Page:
Today, my baby brother turns 21 years old. It does not feel real.
In my mind, Paul should still be in elementary school, rockin his 49's sweatshirt and jamming to dcTalk. He should not be in college, living on his own, having just ridden his bicycle from South Carolina to California. It does not seem possible.
In our family, it's a bit of a tradition to tell stories about the Birthday Boy (or girl, of course). In honor of that tradition, here are a couple of my favorites.
When we were kids, our family went to Florida at least once a year. It was a hard life, I know.
I recently read that for each beach vacation you take as a child, you have 20 more moles than the average person. This explains so much for Paul & me. There are hundreds of moles between us (and...I just ruined your breakfast. You're welcome.).
We went to the same resort every year, so Paul & I had some freedom to roam since we knew the joint. We were even allowed to take the elevators by ourselves (if you can imagine such freedom). When we found ourselves in the elevator with strangers, Paul & I would start talking in foreign accents. We thought we did a pretty convincing job, but in retrospect we definitely mixed about 8 different accents.
"Blimey, it's hot outside."
"Spot on, chap."
"We ought to throw a shrimp on the ba-bie."
"Ya man. Slammin."
When the doors opened and our victims stepped off, we would absolutely roar. Ha! Fooled them. Suckers.
They probably walked down the hall, rolled their eyes at each other and said, "Dumb kids."
Paul was a snuggly little kid. A real mama's boy. My mom could not walk past his room during the day without Paul throwing his arms up and calling to her, "I wanna hold you."
He also really liked to help. One year, when he was pretty little, he assisted my mom in the assembling of the Christmas tree. We had one of those fake trees with the branches that snap in to the trunk, and Paul was having a hard time getting them in place. As my mom worked on the top of the tree, she heard a little voice:
"Get in there, you little bastard."
"WHAT did you just say?"
"Paul Avram, where did you hear that word?"
Let's just say my dad's judgement in appropriate movies for children was no longer trusted.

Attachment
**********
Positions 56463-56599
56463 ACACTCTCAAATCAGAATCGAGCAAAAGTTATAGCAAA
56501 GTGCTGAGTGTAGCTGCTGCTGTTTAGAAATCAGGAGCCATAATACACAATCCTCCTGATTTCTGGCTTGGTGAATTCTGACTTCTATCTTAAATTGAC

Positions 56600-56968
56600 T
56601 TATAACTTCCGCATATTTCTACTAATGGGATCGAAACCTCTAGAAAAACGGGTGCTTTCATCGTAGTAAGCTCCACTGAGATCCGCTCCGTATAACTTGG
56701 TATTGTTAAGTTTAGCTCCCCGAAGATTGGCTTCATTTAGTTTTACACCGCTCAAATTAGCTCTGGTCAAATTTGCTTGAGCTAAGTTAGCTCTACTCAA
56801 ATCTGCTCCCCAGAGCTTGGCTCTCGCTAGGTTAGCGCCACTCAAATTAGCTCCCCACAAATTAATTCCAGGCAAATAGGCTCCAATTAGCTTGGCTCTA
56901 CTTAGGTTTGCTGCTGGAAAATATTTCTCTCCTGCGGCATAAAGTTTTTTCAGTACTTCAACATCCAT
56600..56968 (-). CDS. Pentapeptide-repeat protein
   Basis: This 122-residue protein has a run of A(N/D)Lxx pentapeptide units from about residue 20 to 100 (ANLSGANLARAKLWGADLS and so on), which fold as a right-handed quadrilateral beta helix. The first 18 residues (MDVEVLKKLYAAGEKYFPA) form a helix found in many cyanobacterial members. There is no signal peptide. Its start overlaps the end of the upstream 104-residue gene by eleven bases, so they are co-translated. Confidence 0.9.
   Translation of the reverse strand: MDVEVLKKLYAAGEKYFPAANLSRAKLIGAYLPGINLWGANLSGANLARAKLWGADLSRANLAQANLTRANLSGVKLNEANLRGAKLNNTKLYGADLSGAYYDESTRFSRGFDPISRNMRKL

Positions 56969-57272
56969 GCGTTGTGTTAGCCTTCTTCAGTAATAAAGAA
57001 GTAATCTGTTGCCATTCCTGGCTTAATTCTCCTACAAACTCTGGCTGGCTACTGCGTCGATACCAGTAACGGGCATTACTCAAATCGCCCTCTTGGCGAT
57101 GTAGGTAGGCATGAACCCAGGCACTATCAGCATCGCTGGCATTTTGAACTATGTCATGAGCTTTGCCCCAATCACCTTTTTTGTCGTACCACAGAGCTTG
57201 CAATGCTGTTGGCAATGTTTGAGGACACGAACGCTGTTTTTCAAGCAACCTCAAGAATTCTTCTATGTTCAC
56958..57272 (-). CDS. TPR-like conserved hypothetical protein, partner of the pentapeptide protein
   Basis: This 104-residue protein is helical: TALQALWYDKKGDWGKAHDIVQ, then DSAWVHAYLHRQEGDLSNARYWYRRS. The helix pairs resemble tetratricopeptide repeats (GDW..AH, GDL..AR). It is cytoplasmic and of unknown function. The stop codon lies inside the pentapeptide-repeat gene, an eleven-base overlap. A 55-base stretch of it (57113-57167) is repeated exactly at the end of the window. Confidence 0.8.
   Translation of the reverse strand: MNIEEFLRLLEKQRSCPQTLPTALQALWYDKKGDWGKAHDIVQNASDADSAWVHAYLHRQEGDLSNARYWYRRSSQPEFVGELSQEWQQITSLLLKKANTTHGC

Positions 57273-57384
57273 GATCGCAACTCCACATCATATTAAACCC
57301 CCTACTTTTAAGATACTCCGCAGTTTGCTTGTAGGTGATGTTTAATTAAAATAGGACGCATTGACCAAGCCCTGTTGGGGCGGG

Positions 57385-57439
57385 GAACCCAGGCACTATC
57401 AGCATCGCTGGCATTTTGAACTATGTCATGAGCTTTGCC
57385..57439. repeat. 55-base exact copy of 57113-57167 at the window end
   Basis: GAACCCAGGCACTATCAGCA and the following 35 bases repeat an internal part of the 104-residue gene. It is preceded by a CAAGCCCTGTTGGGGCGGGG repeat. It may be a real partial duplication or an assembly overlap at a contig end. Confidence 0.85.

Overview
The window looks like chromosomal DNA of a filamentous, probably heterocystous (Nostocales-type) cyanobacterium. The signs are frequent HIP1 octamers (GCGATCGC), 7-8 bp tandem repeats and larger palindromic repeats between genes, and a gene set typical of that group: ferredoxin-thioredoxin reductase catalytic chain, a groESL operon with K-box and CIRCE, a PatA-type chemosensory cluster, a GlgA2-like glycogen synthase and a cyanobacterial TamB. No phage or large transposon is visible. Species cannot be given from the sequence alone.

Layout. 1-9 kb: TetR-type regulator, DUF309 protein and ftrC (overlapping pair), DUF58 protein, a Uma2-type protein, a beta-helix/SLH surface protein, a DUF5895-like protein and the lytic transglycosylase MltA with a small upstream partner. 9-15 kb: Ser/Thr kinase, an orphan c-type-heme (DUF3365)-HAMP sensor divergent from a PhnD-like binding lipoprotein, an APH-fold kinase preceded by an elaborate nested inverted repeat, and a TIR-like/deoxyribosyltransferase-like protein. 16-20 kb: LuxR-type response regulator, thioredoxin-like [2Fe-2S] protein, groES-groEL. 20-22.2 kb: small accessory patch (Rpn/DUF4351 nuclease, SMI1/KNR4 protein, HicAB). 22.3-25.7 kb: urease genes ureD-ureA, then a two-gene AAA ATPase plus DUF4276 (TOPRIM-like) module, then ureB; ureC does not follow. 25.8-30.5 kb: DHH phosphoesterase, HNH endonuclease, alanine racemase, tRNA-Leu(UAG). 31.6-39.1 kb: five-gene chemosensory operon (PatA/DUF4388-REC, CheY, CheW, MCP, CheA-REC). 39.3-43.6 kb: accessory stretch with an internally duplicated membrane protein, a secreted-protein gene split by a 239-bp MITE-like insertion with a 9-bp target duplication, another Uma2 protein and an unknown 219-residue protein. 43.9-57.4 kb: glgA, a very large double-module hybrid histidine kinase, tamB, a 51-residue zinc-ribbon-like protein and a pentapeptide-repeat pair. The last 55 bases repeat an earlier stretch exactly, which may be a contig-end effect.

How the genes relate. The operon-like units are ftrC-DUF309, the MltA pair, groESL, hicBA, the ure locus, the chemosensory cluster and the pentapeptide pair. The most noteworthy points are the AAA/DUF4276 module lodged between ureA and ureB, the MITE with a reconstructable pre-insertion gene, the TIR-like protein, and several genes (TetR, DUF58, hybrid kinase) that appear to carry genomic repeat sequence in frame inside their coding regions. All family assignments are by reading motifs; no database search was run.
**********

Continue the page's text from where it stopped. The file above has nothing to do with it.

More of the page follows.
Contrary to what some may believe, Paul is not always sweet.
He once, as a four or five year old little boy, chased my poor, screaming Yoo-Hoo through the entire Orlando airport. Why was she screaming, you ask?
Two words: Rubber. Snake.
A couple of years ago, I got a package in the mail. I don't remember what it was now. Paul was home when I opened it, and we were delighted to read that the hundreds of foam packing peanuts inside would dissolve in water. The directions even encourage simply flushing them down the toilet. How environmentally friendly, we thought. Absolutely wonderful.
Later that afternoon, Dad was playing golf across the street. As was and still is his routine, he makes a very necessary trip back over to the house when the course meets up with our driveway. He hustled inside, ran into the kitchen bathroom, and opened the lid, only to find the toilet packed to the rim with packing peanuts.
Let's just say he was not as impressed with their environmental awareness as we were.
Apparently, you are supposed to soak the packing peanuts in a bucket of water before flushing them down the toilet. Our bad, Dad.
I like to think that I am a good sister. Growing up, Paul & I went through some tough crap together. There were a couple years when we didn't trust anyone but each other, when we had to look out for each other. Even though he's the baby, there have been many times he has taken care of me.
It was New Year's Eve, 5 or 6 six years ago. Paul & I were at the New Year's Eve service, and I was sitting next to my Yoo-Hoo (my dad's mom). Worship had just ended; everyone had greeted each other, found their seats, and settled in as Pau-Pau began to teach.
Suddenly, I heard a noise from Yoo-Hoo. I glanced at her out of the corner of my eye, and her eyes were closed. I thought she was snoring, so I gave her a little nudge. Her eyes stayed close, and she kept making the snoring noise. Suddenly, she collapsed in my lap, and I froze. My grandmother was passed out in my lap.
My uncle was sitting across the aisle from me, and he yelled to Pau-Pau. My dad ran back to us from the stage, and took Yoo-Hoo into his arms. Pau-Pau led a prayer from the pulpit, and an elder called the ambulance.
Later that night we learned it was nothing serious, but in the moment I was so scared I couldn't look away, or stop shaking. I felt my legs give out, and I closed my eyes, but I didn't fall. I realized Paul had wrapped both his arms around me, like a cacoon, holding my head against his chest.
Here's a little birthday video the babe & I made for his uncle.
Happy Birthday, Uncle Paul!
Happy Birthday to Uncle Paul from Cassie Beer on Vimeo.